Looking for some insight into the A.R.E.? Candy Chan, an "architect-to-be" and graphic designer in New York City, breaks down the topics covered by the Architect Registration Examination on her blog, "ARE we there yet?". The blog chronicles Candy's test prep strategies and info on the A.R.E., with nifty info-graphics to make relevant concepts organized and manageable (relatively speaking). Chan's blog should be particularly helpful after NCARB shut down its own A.R.E. forum, in response to posters allegedly leaking test material.
In a two-part post, Candy splits up all 7 exams of the A.R.E. 4.0 into a colorful venn diagram, based on subjects covered.
ARE 4.0 Contents
RE 4.0 has 7 divisions, and for those who are looking to get the process started, the amount of information can seem overwhelming and intimidating. When they are trying to figure out their exam orders, they often want to know which exams overlap most so they can schedule those back to back or study both at the same time. While I was procrastinating instead of studying last night, I thought, maybe I can visualize it with a venn diagram. I have only taken 5 tests (passed SD, PPP, BS and SPD, failed SS), but I think I’ve read enough to make a summary. Here you are- all 7 exams and their contents in one poster. You can click on the division to access NCARB’s official exam guides. You can also click on the links at the bottom for my blog and pinterest page with additional ARE info.
The Multiple Choice
There is a general consensus that CDS, SPD and PPP belong to one group (left half of the diagram), while BS, SS and BDCS belong to another. In my opinion, BS and SPD actually also have some significant overlaps, as illustrated above. Unfortunately I could NOT get the sizes of the circles to correspond to the amount of materials in each test– SPD and PPP are definitely much “lighter” tests. As you can see in the diagram, these two have minimal exclusive topics and a whole lot in common with others. SS is almost the opposite.
Now I am not saying they can’t ask you how elevators work in CD or test your structural concepts in PPP… because they can. But as far as studying goes, this is pretty much it. Most people take all three of the same group and then move onto another group, but I personally chose something that looks more like a heavy-light-heavy-light order.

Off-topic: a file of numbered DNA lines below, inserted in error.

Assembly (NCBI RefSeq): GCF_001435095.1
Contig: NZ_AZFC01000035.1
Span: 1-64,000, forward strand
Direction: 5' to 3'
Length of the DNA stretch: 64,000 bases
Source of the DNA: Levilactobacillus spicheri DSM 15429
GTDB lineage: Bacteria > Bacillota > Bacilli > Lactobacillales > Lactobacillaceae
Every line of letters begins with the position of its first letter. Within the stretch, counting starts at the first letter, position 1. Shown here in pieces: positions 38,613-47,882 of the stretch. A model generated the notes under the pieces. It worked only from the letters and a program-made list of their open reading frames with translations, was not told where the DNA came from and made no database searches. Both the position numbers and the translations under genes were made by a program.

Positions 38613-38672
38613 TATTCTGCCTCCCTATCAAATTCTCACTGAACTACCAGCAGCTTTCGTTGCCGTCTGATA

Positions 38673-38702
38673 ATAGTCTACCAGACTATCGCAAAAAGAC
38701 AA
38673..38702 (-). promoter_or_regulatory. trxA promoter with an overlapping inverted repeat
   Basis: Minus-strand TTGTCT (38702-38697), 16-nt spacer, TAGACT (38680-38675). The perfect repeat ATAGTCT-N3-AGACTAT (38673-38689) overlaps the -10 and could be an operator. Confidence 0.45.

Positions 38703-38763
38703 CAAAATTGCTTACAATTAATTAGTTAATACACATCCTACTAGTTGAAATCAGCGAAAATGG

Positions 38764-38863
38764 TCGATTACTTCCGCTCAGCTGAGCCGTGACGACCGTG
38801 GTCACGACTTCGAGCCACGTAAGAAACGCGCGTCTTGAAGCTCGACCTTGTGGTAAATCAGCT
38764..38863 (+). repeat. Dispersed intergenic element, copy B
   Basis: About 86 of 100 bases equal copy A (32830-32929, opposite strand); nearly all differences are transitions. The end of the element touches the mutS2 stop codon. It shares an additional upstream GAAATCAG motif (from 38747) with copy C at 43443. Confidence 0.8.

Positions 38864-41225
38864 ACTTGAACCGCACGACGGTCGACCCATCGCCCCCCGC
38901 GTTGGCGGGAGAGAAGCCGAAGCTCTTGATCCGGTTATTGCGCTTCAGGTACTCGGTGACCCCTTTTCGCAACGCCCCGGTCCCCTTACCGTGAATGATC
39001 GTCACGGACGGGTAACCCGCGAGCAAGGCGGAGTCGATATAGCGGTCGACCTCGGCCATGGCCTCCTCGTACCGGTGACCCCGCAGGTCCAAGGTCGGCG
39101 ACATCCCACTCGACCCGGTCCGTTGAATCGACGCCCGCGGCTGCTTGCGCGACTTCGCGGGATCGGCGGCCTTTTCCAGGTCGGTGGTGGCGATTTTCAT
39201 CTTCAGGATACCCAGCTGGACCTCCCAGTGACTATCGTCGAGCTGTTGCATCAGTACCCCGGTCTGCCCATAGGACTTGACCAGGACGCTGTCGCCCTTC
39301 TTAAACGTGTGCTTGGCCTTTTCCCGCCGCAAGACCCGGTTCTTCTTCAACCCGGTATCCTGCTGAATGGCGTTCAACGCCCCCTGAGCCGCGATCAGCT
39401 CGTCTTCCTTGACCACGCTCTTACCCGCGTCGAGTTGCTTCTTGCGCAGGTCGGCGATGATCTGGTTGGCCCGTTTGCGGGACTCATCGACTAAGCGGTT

SD is a stand-alone satellite, it has NO multiple choice questions, and is the easiest (although of course, one should by no means underestimate it). People either take it first, because it can boost their confidence; or they take it right in the middle, so they get an easy pass through the mid-way hump; or they take it last, because there’s nothing worse than failing your last test and waiting for 6 months without doing anything.
In the center of the diagram is ADA, IBC and zoning. They matter more to some exams than others, but in general they are sprinkled throughout. You can really get any code-related questions in any test. So, no matter which test you are taking first, start by getting your hands on the codes and you will benefit from it. You will find yourself going back to it for every single test.
Vignettes are generally easier than MCs. Most of them can be prepared for within a week. Out of all 11 vignettes, I’d say SD’s interior layout, BS’s M&E plan, as well as SPD’s site design are a little trickier than the rest, mostly because of the time limit you are given. Anyway, all it takes to pass the vignettes is a little patience, the ability to follow directions, and attention to detail. Practice, develop a strategy for each type, be careful, and you will be fine.
I have 3 more test to go, so I am somewhere between seeing light at the end of the tunnel and having a long way to go (I have to RE-take SS for crying out loud!) So far I think getting started is THE hardest thing to do. Once you get your feet wet things will pan out one way or another, and so I hope this article will give you an overall idea of what it’s like and make the first step a little easier. Please feel free to share it and/or leave me some comments. Good luck fellow ARE-takers!
Read Part II: ARE 4.0 Reading